In a trend that I find particularly distasteful, “women” has become a political issue.  Candidates are judged on their “support for women,” as if that has a clear set of policy decisions and opinions.  Certain politicians are dubbed “anti-women,” and the GOP has supposedly declared a “War on Women.”

But what can this possibly mean, in a world where women make their own decisions and form their own opinions outside the confines of their gender? Some women are pro-life; some women are pro-choice. Some women are advocates for universal health care; some women are not.  Some women support gun rights, others do not. Some women will vote for Barack Obama in 2012, and other women will not.

Truly supporting women means understanding that the opinions of one woman cannot be assumed based solely on her gender – or her choice of college. Supporting women does not mean dismissing each woman’s individual opinions for the ease of categorizing her gender. Supporting women does not mean delivering a commencement speech at a women’s college, in an election year, because it is a women’s college.

President Barack Obama believes, as does virtually every mainstream politician, that women and men are deserving of equal rights.  There is a long and complex political history to this development. But beyond the principle of equality, no one political perspective is necessarily more “supportive” of women than another.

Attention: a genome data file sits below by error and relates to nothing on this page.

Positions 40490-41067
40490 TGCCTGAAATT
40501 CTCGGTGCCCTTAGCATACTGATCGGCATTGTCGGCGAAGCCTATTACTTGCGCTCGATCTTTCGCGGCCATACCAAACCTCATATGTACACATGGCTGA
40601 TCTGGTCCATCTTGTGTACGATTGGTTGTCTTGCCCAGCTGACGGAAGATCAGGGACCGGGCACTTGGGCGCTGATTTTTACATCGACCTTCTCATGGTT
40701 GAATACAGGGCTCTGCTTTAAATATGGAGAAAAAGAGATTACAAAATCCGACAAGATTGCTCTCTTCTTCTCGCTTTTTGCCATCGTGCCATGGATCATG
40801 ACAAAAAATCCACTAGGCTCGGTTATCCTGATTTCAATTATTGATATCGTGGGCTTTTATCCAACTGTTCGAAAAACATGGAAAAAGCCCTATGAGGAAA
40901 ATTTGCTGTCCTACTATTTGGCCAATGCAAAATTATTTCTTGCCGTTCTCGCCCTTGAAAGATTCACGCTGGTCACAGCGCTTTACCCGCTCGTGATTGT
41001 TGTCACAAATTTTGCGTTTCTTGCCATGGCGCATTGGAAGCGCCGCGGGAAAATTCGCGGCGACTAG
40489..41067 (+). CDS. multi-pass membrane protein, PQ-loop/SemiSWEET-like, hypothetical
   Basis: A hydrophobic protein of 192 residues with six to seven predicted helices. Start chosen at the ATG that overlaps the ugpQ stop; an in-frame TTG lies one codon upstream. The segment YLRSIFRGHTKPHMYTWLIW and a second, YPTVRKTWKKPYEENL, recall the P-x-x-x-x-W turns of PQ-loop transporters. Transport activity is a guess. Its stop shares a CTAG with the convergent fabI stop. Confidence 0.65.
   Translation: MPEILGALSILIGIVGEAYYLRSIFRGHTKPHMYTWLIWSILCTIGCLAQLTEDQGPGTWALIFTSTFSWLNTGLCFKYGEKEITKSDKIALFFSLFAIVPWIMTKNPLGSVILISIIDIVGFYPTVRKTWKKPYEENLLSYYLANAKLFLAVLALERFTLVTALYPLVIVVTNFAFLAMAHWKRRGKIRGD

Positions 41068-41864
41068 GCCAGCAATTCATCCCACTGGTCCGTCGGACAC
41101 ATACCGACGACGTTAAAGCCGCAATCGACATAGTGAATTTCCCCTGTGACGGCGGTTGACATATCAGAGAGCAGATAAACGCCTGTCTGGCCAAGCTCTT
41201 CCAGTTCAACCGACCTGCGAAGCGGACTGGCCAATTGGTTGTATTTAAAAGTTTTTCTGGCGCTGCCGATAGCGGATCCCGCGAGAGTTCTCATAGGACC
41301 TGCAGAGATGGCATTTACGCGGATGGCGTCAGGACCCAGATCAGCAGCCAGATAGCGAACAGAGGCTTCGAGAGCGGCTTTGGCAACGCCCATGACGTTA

Today, as the president delivered the Barnard commencement speech under thick political circumstances, I was pleased and relieved that the speech itself was apolitical and inspiring. But its context in this increasing political conceptualization of “women’s issues” left me, as a Barnard student, feeling stereotyped, simplified, and used.

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51 Comments

  1. I think there are some important points in this piece, but it gets one central issue wrong: it conflates the politicization of everything in our time with the complete politicization of the role of the president of the United States. A president, regardless of his political agenda, embodies the leadership of this country and so its ideals, and as such should be expected to promote the advancement of men and women in American society. It is critical to remember that when the president advises “taking a seat at the head of the table,” he is not just talking about one specific table. He did’t say he was; and it is wrong of us to assume he was. If we look at everything the President says solely in a political framework, we risk loosing what is special about the role of the president. This was the point, I think, that Obama made today by specifically not saying anything political. If the change you think we need is a more conservative economic plan, then that was exactly what Obama was advocating today.

    • “it conflates the politicization of everything in our time with the complete politicization of the role of the president of the United States.”

      Erm, how do you conflate the “politicization of everything” with the politicization of anything? If everything is politicized in our time, then the Presidency is also politicized, just as a matter of logic.